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For many, Jim and Pam’s relationship in The Office portrayed a sort of fairytale romance in modern times. It had women swooning over Jim’s unwavering devotion to Pam, even during her engagement to another man and even though she wasn’t fully supportive of his own ambitions until the final few episodes. Basically, the message was “find a guy who will let you just be yourself while he completely gives in to all of your wants and needs.” Hell, he had to secretly get involved with his dream job because he was worried she wouldn’t even support him. Touching. But up front, I have to admit that I have always been Team Karen, partially because I think she was the best catch for Jim in the series and partially because I didn’t buy the premise that Pam was Jim’s soulmate to begin with.
And, when you think about it, she wasn’t.
Ever since the 1950s, studies have been performed addressing the theory of “proximity attraction,” showing, generally, a correlation between closer proximity and time of exposure to attraction. Why are people “office hot?” Why do so many flings start at work, causing people to perpetually violate the old axiom of “don’t crap where you eat”? Because the more you see someone, the more attractive they become. And it doesn’t just apply romantically or physically. Some of the studies showed that proximity attraction is what creates bonds, lasting friendships, and was even instrumental in breaking down racial barriers. It’s a surprisingly simple concept for a phenomenon so often studied.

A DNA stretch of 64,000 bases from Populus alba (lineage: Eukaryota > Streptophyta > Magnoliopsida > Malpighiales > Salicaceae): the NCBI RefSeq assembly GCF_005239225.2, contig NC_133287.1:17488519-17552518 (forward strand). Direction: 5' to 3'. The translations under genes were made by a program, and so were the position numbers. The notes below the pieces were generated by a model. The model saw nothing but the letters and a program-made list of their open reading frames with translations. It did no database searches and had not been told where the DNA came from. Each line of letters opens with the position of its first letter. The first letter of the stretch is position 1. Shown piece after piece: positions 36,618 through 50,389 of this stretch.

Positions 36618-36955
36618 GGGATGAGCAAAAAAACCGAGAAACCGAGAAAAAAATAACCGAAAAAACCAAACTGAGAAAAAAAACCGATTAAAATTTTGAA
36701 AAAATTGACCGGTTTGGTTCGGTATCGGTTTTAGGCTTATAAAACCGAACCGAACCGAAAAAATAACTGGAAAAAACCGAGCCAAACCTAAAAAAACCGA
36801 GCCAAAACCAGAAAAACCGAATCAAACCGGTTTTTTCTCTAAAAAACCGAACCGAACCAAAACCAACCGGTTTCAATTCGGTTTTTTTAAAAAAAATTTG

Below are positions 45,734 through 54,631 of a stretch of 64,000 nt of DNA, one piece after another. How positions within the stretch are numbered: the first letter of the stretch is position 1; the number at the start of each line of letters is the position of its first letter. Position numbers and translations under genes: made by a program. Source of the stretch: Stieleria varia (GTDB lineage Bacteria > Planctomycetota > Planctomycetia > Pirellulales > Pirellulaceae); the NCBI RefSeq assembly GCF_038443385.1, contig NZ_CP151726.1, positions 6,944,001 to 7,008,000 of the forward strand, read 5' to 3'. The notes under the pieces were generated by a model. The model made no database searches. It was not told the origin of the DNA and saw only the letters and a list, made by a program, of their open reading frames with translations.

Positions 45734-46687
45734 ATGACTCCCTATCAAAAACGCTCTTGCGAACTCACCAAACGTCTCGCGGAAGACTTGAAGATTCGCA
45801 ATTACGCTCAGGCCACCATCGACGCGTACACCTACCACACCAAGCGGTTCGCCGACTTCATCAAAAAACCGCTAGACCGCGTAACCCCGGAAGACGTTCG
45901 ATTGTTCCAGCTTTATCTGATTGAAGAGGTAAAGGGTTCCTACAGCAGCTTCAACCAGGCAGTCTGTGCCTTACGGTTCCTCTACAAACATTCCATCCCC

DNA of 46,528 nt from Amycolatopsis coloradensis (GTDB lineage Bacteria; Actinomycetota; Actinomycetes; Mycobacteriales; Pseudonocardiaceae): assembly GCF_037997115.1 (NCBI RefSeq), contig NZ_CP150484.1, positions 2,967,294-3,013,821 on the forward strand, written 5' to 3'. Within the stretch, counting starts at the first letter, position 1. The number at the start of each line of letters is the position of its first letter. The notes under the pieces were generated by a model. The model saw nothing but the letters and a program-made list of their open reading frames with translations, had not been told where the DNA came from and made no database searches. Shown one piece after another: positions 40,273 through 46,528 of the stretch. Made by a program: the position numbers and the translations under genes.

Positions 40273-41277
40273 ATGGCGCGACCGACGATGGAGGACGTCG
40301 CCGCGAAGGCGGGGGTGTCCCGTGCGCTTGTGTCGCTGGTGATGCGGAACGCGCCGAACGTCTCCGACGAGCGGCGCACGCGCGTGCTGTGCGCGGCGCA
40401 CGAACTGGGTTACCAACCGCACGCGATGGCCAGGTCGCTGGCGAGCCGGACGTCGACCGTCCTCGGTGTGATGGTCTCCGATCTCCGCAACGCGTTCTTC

This obviously applies to Jim and Pam who sat ten feet apart and faced one another for years. Eventually, that led to Jim regularly hanging out with her at reception and interacting with her even more than her fiancé, Roy, who worked in the warehouse and rarely visited her at reception despite having a pretty lax boss in Michael Scott. That many years in close proximity had a major factor in their attraction, but notice how quickly that attraction disappeared when Jim left for Stamford (yes, they weren’t together, but they were both single) or when Pam went to New York for art school or when Jim was working part-time at Athlead in Philadelphia. They had to close the distance to have chemistry again. I’m not saying that distance is not difficult. It’s extremely difficult, even for great couples who love each other, but Jim and Pam’s relationship seemed to fizzle quite quickly in those situations, causing pain on both sides and even opening up doors for others to make a move, even New York art nerds. So why was such a great relationship so quick to fizzle with distance?
Not only were they in close proximity for a long time, they used each other’s company to endure a stressful work environment, which strengthened their bond. Which is great, if she wasn’t engaged and her fiance didn’t work in the same building. Would the story have been different with Roy sitting at Dwight’s desk? I believe so. Not that Roy was Pam’s soulmate, but Jim wouldn’t have been able to have repeated, uninterrupted contact with her. Jim and Pam (as a couple) were simply offices crushes or for lack of a better term, “work wives” that worked out in the end. And that’s fine! It’s just not a worthy relationship goal.
As much as I hate to say it, the real soulmate examples in The Office were Michael and Holly, with Dwight and Angela being in the gray area between “office hot” fling and soulmates. When you saw them together, you just knew it. Especially Michael and Holly, odd as they were. So, unfortunately, Jim and Pam aren’t the fairytale romance in The Office, it’s Michael and Holly, although in the end, I wouldn’t say that any relationship in the show was particularly healthy. But, then again, how many are? .